Parents AnonymousSM and OJJDP: A Vital Partnership

PhotoParents Anonymous, Inc., and the Office of Juvenile Justice and Delinquency Prevention (OJJDP) began working together in 1994 to advance the Parents AnonymousSM model of shared leadership and mutual support in ethnically and culturally diverse settings throughout the country because strengthening families is the first principle of OJJDP's Comprehensive Strategy for Serious, Violent, and Chronic Juvenile Offenders (Wilson and Howell, 1993). Parents AnonymousSM has become a valuable partner in working toward that goal. The OJJDP publication Family Life, Delinquency, and Crime: A Policymaker's Guide (Wright and Wright, 1995) focuses on the following points:

Bullet Positive parenting practices appear to act as buffers by preventing delinquent behavior and assisting adolescents involved in such behavior to avoid continued delinquency.
Bullet Children raised in supportive, affectionate, and accepting homes are less likely to become deviant.
Bullet Children who are rejected by their parents, grow up in homes with considerable conflict, are abused, or are inadequately supervised are at greatest risk of becoming delinquents.
Bullet Children's behavior has a role in this dynamic, in that children who are troublesome are more likely to be rejected by parents, creating an escalating cycle that may lead to delinquency.
Bullet The presence of a capable mother who is self-confident and affectionate and who has leadership skills provides a buffer against delinquency.

Research demonstrates that strengthening families is an essential component in the effort to prevent juvenile delinquency. By supporting the expansion of Parents AnonymousSM, OJJDP has helped ensure that many more families have access to this promising program. Through its partnership with OJJDP, Parents AnonymousSM has made important progress toward reducing the risk of juvenile delinquency by:

Bullet Developing new groups that focus on serving families of color, and developing more than 40 new programs in the Parents AnonymousSM national network in such diverse settings as Head Start centers and prisons that focus on strengthening families and children.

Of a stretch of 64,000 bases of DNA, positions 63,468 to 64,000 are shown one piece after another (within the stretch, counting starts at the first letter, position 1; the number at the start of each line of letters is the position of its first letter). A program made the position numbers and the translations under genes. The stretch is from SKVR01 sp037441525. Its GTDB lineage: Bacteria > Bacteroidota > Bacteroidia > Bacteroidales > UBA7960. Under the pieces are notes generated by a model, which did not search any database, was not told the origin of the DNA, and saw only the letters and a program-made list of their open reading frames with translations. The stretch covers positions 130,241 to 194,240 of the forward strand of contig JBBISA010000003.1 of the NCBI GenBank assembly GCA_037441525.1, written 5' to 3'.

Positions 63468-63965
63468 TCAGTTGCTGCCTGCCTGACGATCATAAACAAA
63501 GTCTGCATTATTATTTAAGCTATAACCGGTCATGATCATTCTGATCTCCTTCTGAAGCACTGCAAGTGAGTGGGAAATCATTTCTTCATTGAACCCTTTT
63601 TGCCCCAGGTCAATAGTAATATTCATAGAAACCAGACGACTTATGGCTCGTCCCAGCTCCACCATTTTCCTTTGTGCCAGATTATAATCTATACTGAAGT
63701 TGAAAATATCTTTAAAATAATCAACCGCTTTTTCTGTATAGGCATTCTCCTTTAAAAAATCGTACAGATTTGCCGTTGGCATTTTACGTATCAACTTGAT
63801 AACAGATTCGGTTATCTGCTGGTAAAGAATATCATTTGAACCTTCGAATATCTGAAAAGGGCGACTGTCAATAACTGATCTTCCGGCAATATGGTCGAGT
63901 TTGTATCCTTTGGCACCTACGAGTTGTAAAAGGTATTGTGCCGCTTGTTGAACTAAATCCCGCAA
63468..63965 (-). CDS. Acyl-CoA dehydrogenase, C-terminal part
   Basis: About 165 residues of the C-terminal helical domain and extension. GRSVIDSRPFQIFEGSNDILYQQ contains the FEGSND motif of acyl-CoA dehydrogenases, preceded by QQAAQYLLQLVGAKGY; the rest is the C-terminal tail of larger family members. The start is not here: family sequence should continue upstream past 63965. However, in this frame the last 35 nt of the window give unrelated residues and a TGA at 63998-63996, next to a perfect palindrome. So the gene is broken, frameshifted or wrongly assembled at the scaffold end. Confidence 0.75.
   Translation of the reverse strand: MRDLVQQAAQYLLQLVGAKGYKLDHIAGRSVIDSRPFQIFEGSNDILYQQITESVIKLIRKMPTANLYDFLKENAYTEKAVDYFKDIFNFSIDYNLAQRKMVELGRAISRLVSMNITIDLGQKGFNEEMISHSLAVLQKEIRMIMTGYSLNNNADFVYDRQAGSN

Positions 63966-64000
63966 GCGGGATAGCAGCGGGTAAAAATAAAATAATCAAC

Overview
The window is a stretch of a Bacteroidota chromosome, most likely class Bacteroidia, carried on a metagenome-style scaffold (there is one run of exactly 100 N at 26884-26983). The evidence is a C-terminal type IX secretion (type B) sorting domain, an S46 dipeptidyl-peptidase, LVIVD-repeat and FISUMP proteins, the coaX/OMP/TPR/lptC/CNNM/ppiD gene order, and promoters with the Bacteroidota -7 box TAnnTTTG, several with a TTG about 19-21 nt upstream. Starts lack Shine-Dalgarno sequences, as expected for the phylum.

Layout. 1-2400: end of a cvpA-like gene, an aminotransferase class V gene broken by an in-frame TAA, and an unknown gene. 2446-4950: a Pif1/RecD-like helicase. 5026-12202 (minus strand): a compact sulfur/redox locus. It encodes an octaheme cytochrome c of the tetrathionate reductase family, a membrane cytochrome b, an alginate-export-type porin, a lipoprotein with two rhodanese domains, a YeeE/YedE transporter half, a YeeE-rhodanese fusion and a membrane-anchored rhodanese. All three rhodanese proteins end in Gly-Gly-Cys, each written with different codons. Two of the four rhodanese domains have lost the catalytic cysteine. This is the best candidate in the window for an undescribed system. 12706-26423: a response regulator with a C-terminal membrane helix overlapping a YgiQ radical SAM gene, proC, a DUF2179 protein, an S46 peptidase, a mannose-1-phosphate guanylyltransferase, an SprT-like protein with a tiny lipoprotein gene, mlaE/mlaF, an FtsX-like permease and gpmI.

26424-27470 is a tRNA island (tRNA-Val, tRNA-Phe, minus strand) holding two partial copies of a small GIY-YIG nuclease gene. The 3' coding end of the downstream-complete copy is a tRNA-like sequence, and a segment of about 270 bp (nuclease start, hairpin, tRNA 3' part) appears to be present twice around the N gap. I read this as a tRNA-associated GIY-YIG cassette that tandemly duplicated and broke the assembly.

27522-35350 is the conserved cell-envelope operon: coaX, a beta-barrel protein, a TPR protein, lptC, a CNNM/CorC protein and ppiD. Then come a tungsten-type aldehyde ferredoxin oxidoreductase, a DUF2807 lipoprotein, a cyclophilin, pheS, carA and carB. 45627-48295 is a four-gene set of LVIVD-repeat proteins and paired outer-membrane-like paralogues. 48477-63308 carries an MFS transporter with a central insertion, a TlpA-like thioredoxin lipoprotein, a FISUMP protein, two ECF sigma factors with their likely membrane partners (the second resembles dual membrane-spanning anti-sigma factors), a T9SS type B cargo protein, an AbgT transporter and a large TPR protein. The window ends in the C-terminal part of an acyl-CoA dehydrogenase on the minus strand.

Bullet Providing intensive public awareness and outreach to thousands of parents, professionals, and volunteers through national and local print and electronic media.
Bullet Conducting site visits, focus groups, written surveys, and intensive telephone interviews with successful programs serving families of color to identify the best practices for developing groups in diverse settings and publishing and disseminating a new manual, Strategies for Best Practice, that incorporates those findings.
Bullet Increasing the ethnic and cultural diversity of the National Parent Leadership Team membership to ensure a stronger voice for parents who represent a wide variety of backgrounds and experiences.
Bullet Creating a families-of-color task force consisting of parent and professional representatives from the national network who meet regularly to assist with planning, implementing, and evaluating programs and materials for families of color.
Bullet Producing and distributing new publications such as a media bulletin and a program bulletin and publishing relevant articles in Innovations and The Parent Networker, newsletters distributed to thousands of parents, professionals, policymakers, and advocates throughout the country.
Bullet Convening two Parents AnonymousSM national leadership conferences, an executive directors' meeting, and two regional conferences (in Georgia and Arizona) -- all offering an intensive focus on promoting, maintaining, developing, and expanding Parents AnonymousSM programs.
Bullet Developing closer working relationships with Court Appointed Special Advocate (CASA) programs and with local courts working with children and families.

In 1996, the University of Utah selected Parents AnonymousSM as a model family strengthening program to prevent juvenile delinquency. The program was highlighted through workshops and a plenary presentation at two national Strengthening America's Families conferences at which community representatives were encouraged to develop new local programs. In addition, Parents AnonymousSM is a member of OJJDP's National Training and Technical Assistance Center and a resource for sites participating in OJJDP initiatives.

Parents AnonymousSM Juvenile Justice Bulletin   ·  April 1999